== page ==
With just over two weeks remaining of the ‘meteorological’ winter season (December to February), rain, winds and floods have undoubtedly been the story of winter 2013-14.
December and January combined was the second wettest two-month period across England and Wales in a rainfall series dating back to 1766, whilst southern England had its wettest January on record and there have only been a handful of dry days in the past 8 weeks.
Here in Bucks, over 200% of the average January rainfall fell last month, which means our county had some of the biggest excesses compared to normal, despite the flooding headlines being dominated by the West Country and west Wales.
In contrast, the USA has been experiencing a bitterly cold, snowy winter, and perhaps we can pin some of the blame for our own ‘weather woes’ on this.
The unusually cold air over North America this winter has resulted in greater than normal temperature gradients across their side of the Atlantic, with much warmer air above the ocean to the south-east of the eastern US states.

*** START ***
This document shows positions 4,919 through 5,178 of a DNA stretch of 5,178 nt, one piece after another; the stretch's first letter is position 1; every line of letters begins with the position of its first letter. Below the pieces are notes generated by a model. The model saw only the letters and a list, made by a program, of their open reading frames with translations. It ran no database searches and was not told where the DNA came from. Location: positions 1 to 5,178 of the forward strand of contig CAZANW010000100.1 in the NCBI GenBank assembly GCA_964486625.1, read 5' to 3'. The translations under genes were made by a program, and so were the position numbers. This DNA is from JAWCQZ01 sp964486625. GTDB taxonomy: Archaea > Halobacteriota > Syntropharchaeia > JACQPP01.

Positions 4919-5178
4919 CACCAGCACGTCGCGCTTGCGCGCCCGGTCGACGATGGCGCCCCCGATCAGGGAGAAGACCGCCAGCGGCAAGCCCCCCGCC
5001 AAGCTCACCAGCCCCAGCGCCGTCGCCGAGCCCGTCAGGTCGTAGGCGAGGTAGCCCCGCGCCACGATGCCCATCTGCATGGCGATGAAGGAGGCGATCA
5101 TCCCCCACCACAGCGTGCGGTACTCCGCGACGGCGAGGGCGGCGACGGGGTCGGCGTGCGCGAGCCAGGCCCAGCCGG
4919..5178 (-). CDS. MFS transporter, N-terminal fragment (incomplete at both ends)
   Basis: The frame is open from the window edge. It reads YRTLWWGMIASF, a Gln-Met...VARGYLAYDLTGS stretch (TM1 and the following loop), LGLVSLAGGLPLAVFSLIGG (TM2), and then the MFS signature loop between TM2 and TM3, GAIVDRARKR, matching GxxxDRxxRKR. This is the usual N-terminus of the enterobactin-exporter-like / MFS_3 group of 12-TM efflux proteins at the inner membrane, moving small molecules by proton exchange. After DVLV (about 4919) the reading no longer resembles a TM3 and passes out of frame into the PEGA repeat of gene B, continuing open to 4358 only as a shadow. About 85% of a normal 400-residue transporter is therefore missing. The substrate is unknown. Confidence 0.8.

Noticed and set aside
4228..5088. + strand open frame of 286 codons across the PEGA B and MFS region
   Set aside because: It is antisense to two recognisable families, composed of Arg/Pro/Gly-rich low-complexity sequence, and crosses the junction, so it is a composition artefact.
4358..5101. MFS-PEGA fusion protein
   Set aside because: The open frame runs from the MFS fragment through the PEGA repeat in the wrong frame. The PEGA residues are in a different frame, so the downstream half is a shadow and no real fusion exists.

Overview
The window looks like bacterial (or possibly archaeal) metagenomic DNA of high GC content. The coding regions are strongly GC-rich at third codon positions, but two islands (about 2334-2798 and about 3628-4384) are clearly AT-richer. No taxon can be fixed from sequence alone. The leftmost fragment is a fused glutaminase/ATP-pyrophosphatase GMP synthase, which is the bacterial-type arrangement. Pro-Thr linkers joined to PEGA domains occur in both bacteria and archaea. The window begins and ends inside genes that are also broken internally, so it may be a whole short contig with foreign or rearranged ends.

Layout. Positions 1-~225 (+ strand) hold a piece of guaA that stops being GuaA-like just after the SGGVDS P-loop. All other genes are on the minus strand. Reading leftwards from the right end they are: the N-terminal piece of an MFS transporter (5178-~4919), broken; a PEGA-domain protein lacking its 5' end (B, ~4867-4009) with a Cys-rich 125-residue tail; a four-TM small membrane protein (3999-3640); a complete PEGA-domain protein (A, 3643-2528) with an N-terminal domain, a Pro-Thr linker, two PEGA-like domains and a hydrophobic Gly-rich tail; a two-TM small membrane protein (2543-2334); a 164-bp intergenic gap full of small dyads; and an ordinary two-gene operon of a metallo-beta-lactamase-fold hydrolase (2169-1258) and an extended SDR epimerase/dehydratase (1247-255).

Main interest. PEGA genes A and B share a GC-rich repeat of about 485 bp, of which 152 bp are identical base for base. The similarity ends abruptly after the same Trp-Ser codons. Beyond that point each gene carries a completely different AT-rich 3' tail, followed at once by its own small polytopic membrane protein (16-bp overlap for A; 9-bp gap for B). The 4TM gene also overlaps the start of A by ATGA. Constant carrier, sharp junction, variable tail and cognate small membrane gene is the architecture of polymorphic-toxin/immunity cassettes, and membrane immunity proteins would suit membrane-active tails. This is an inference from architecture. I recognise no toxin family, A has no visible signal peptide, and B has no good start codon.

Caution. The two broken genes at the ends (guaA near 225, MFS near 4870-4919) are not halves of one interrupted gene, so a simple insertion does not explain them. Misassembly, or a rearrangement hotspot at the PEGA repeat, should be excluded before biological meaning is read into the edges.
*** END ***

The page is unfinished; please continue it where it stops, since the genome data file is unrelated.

These gradients largely determine the strength and position of the polar ‘jet stream’ – a narrow band of very strong, typically westerly, winds 5-7 miles above the Earth.
This winter, there has been an unusually strong polar jet, generating a frequent train of deep low pressure areas passing across our shores.
You’ve guessed it, low pressure equals lots of wind and rain!
Furthermore, the position of the jet stream in recent weeks has driven the low centres and resulting heaviest rain and gales across the heart of the UK, rather than north-west Scotland, which is the climatological norm. Indeed, January was actually around 50% drier than average in the north-west Highlands!
So when will the current set-up change? Well, not yet!
The forecast continues to be dominated by low pressure, with heavy rain and strong winds today, showers tomorrow and more rain on Friday. A bright, breezy start to the weekend but then further rain later on Sunday!